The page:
- precise description of the material recovered
- precise location of recovery
- time, day and date of recovery
- individual who recovered it
- location and method of storage
The continuity of exhibits must be maintained, and every movement and transfer must be accurately recorded. If the material is removed from storage for any reason, or transferred – for example, for forensic examination – this should be recorded.
The record should detail the reasons for the movement, the name of the person who removed it, when it was removed and to whom it has been transferred.
Advice on recovery, handling and storage of exhibits can be obtained from CSIs, crime scene managers or supervisors.
Digital exhibits management
Digital material could come into the investigation from a variety of sources and should be treated as a key investigative strategy. The nature of the material will depend on how and why the crime was committed. In some cases, the offence may be committed using a digital device (such as phishing), or digital material can be used to prove or disprove, for example, a suspect’s relationship to the victim or their presence at a crime scene (such as the suspect leaving a digital footprint by connecting their device to the victim’s router).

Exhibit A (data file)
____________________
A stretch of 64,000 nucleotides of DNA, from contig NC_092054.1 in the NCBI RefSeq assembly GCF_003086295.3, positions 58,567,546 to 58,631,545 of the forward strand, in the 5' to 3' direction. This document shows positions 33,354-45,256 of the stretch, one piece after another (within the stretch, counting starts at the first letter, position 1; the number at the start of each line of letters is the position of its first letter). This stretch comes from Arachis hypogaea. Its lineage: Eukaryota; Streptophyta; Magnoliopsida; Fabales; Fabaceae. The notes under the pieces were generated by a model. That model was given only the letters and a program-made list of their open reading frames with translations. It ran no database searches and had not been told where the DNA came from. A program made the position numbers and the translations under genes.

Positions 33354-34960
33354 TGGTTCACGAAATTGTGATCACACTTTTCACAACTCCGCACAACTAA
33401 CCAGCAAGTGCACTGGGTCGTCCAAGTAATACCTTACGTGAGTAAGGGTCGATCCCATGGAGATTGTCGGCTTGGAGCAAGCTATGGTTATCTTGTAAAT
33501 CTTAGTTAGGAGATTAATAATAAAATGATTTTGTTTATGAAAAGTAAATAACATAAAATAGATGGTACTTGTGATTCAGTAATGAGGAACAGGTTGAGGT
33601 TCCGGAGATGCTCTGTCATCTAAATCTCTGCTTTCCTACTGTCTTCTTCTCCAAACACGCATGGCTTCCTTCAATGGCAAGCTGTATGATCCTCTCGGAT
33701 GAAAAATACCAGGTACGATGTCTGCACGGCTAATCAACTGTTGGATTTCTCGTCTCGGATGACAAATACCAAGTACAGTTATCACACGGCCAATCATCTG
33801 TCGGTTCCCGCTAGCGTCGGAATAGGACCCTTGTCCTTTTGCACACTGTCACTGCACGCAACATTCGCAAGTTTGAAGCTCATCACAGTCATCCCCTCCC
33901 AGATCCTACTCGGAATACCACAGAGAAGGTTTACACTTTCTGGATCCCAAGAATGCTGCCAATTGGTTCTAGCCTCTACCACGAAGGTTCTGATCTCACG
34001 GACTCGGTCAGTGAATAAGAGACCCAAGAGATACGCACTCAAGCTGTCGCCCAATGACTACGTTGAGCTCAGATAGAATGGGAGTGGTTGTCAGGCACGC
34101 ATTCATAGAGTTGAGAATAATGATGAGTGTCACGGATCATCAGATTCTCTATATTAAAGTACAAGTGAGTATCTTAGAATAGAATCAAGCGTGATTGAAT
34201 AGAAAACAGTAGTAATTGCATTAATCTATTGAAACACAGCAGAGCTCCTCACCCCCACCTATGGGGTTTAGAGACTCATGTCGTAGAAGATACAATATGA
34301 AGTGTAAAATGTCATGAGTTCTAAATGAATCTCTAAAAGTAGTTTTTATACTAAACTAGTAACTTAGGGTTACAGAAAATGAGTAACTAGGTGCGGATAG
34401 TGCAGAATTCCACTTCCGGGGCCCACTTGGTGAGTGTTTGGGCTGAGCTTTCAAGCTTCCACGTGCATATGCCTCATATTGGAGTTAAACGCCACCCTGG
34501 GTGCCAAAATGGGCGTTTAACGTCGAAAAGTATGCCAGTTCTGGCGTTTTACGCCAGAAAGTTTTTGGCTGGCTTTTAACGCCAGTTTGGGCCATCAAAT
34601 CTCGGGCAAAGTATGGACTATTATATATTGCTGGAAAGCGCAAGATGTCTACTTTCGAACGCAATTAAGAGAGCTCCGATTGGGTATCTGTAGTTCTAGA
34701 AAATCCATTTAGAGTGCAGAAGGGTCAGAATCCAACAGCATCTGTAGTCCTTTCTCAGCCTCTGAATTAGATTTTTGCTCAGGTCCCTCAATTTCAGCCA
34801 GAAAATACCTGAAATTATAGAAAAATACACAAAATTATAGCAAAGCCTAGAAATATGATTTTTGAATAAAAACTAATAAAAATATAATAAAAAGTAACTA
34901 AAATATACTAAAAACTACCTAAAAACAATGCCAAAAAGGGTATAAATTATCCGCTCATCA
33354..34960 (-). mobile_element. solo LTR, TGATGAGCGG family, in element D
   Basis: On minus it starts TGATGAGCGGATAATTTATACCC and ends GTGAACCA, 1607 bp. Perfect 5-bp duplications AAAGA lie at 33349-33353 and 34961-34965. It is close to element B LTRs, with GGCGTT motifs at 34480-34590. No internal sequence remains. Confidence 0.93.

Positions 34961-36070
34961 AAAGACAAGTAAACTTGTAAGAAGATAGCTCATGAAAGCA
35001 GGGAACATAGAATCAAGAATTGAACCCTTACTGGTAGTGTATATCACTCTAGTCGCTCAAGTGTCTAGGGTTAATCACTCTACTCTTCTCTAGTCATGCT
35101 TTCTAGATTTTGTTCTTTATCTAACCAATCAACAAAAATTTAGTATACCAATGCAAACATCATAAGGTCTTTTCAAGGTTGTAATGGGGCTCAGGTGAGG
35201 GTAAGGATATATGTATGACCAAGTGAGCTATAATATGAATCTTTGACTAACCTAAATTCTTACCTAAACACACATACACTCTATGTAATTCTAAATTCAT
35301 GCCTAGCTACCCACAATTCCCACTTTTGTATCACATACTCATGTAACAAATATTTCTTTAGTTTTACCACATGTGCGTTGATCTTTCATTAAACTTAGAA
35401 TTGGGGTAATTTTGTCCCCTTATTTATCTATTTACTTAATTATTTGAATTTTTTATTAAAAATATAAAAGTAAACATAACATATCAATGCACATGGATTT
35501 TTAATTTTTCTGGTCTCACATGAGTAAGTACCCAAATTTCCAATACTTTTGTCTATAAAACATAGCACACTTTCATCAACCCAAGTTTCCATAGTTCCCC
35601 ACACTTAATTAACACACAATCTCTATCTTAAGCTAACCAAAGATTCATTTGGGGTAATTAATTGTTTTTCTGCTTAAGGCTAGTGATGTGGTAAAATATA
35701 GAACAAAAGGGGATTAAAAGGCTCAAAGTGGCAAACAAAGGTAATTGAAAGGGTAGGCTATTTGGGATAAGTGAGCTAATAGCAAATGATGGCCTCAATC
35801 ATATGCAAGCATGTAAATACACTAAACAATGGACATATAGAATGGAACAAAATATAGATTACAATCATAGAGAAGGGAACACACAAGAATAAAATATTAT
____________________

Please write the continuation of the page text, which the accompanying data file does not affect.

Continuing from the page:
When identifying digital material, investigators will need to consider how best to recover and store it and may need advice from digital forensics experts.
Care should be taken to avoid digital material being lost, damaged, destroyed or concealed. For example, other digital devices at a crime scene, including those carried by emergency responders, may corrupt available digital material.
Digital material as an exhibit should be managed in the same way as physical evidence when considering continuity and integrity. As with physical evidence, there is also the need to avoid the digital material being altered or destroyed during examination or storage. See local force policy for advice on correct storage, retention and examination of digital material.
In large-scale enquiries, a dedicated exhibits officer may be appointed by the SIO. They should maintain a close working relationship with the investigating officer to ensure that they are aware of all developments in the investigation and can bring significant items to the attention of the investigator at the earliest opportunity.
Responsibilities of an exhibits officer
These include liaising with CSIs and forensic service providers to ensure that the recovery, handling, storage and submission of all relevant exhibits is undertaken, and that the integrity of exhibits is preserved to avoid contamination. See the exhibits officer role profile for further information.
For further information relevant to managing investigations, see our guidelines on: